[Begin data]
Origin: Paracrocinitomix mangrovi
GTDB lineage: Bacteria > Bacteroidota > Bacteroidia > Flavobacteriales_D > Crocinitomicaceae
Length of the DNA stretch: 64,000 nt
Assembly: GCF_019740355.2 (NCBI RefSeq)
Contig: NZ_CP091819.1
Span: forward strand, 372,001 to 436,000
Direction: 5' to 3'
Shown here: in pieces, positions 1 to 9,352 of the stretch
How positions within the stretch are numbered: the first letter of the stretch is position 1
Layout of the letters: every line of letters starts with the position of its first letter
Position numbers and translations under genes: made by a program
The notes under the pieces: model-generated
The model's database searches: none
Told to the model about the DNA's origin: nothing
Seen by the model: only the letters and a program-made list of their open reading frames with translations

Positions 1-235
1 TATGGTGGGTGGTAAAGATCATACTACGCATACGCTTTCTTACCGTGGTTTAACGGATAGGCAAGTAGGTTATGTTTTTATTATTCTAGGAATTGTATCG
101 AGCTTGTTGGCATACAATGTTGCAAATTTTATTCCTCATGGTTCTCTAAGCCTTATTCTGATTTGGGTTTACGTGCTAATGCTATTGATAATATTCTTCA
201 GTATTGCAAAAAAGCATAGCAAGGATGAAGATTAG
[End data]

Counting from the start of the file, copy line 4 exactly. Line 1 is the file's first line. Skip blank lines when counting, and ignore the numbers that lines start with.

Assembly: GCF_019740355.2 (NCBI RefSeq)